every Saturday morning at
9 am at
Le Boulanger at San Felipe and Yerba Buena. There is a Starbucks
across from it if you need something "special" to go with your bagel or
pastry. Away coffee this month will be on July 20th to The Cup and Saucer in
Princeton Plaza shopping center on Blossom Hill and Meridian.
This place is supposed to have good breakfasts and people can roam
around the center for a little shopping afterwards. I think they
also might have a farmers market there. Check it out
Play on Words
Homographs are words of like spelling but with more than one meaning. A
homograph that is also pronounced differently is a heteronym.
You think English is easy??
I think a retired English teacher was bored...THIS IS GREAT!
This took a lot of work to put together!
1) The bandage was wound around the wound.
2) The farm was used to produce produce.
3) The dump was so full that it had to refuse more refuse.
4) We must polish the Polish furniture..
5) He could lead if he would get the lead out.
6) The soldier decided to desert his dessert in the desert..
7) Since there is no time like the present, he thought it was time to
present the present.
8) A bass was painted on the head of the bass drum.
9) When shot at, the dove dove into the bushes.
10) I did not object to the object.
11) The insurance was invalid for the invalid.
12) There was a row among the oarsmen about how to row.
13) They were too close to the door to close it.
14) The buck does funny things when the does are present.
15) A seamstress and a sewer fell down into a sewer line.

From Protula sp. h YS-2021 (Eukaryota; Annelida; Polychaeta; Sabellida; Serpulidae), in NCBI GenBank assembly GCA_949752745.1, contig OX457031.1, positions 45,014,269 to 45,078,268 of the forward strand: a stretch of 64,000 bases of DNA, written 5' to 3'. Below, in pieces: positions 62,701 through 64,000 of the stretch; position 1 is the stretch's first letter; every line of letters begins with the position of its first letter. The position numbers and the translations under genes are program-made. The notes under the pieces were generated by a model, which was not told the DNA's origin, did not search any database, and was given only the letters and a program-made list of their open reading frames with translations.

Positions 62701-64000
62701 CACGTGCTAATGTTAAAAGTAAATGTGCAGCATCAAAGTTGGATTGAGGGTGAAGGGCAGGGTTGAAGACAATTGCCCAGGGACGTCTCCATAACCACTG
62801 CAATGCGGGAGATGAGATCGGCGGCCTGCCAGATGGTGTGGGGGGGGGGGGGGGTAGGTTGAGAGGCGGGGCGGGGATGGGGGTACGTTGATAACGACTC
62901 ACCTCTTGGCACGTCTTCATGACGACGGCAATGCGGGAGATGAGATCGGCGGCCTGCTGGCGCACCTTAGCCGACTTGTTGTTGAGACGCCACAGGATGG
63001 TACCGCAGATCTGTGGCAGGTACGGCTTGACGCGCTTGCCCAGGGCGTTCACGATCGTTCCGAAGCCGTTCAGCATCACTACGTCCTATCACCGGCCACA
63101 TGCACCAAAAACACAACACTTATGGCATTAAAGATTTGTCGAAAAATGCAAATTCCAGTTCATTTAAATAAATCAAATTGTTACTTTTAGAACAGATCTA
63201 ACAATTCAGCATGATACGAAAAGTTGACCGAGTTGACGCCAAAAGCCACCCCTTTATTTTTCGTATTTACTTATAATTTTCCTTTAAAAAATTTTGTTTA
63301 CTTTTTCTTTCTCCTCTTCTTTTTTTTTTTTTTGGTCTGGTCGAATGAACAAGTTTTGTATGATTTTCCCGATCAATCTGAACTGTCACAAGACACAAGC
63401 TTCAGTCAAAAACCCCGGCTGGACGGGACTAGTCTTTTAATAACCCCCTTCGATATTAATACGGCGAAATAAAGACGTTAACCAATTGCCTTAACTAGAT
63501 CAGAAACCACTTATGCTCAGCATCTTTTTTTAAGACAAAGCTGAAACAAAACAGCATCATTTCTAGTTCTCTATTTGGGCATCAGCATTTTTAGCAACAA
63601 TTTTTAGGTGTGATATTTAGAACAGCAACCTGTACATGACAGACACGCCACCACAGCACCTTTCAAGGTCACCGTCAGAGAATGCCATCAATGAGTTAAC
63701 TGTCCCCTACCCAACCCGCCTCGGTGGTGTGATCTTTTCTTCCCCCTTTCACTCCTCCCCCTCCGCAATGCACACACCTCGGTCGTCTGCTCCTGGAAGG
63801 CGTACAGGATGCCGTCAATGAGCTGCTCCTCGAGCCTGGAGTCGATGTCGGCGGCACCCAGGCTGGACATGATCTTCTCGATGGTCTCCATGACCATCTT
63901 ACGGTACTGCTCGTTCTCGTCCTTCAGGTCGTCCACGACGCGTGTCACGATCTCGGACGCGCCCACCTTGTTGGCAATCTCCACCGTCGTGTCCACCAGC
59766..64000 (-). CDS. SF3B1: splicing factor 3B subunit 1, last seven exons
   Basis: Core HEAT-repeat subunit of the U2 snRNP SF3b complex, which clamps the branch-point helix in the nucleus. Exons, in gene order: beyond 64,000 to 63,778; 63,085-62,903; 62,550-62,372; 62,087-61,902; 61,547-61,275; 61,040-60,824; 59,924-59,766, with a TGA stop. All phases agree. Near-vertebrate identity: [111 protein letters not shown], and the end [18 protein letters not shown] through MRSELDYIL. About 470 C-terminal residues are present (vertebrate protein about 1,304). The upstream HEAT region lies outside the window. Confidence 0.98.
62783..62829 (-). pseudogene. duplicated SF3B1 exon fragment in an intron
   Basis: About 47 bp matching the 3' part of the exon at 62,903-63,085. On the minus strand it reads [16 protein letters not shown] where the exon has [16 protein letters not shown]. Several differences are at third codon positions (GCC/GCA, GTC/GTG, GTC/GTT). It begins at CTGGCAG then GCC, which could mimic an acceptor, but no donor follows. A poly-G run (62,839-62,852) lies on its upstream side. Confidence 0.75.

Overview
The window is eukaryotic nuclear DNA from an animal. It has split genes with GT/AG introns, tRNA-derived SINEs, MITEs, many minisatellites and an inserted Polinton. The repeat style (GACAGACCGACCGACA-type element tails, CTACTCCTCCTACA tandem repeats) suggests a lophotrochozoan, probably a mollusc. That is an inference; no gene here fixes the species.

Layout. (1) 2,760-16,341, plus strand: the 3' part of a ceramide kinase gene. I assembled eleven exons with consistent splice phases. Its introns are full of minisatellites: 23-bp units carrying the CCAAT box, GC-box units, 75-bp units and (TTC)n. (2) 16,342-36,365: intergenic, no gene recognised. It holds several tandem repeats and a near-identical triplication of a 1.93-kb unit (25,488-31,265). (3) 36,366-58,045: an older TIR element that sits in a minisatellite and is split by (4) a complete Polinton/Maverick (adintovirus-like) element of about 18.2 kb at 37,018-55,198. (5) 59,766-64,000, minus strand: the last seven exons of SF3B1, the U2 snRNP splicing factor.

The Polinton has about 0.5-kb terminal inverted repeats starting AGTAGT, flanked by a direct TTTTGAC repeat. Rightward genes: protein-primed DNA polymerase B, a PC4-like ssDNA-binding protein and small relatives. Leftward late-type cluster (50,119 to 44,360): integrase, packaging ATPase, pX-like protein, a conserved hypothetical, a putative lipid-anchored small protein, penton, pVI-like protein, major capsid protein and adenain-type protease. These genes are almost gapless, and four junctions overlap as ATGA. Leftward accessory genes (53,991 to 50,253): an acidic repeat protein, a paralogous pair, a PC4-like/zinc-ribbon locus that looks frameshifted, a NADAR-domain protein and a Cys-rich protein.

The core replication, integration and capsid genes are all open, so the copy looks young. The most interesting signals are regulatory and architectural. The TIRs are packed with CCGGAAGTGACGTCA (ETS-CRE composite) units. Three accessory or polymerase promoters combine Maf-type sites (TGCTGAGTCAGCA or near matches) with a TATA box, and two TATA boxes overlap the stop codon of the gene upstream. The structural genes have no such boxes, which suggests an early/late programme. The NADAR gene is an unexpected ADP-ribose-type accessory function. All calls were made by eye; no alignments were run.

16) To help with planting, the farmer taught his sow to sow.
17) The wind was too strong to wind the sail.
18) Upon seeing the tear in the painting I shed a tear..
19) I had to subject the subject to a series of tests.
20) How can I intimate this to my most intimate friend?
Let's face it - English is a crazy language. There is no egg in
eggplant, nor ham in hamburger; neither apple nor pine in pineapple.
English muffins weren't invented in England or French fries in France .
Sweetmeats are candies while sweetbreads, which aren't sweet, are meat.
We take English for granted. But if we explore its paradoxes, we find
that quicksand can work slowly, boxing rings are square and a guinea
pig is neither from Guinea nor is it a pig..
And why is it that writers write but fingers don't fing, grocers don't
groce and hammers don't ham? If the plural of tooth is teeth, why isn't
the plural of booth, beeth? One goose, 2 geese. So one moose, 2 meese?
One index, 2 indices? Doesn't it seem crazy that you can make amends
but not one amend? If you have a bunch of odds and ends and get rid of
all but one of them, what do you call it?
If teachers taught, why didn't preachers praught? If a vegetarian eats
vegetables, what does a humanitarian eat? Sometimes I think all the
English speakers should be committed to an asylum for the verbally
insane. In what language do people recite at a play and play at a
recital? Ship by truck and send cargo by ship? Have noses that run and
feet that smell?
How can a slim chance and a fat chance be the same, while a wise man
and a wise guy are opposites? You have to marvel at the unique lunacy
of a language in which your house can burn up as it burns down, in
which you fill in a form by filling it out and in which, an alarm goes
off by going on.
English was invented by people, not computers, and it reflects the
creativity of the human race, which, of course, is not a race at all.
That is why, when the stars are out, they are visible, but when the
lights are out, they are invisible.
PS. - Why doesn't 'Buick' rhyme with 'quick' ?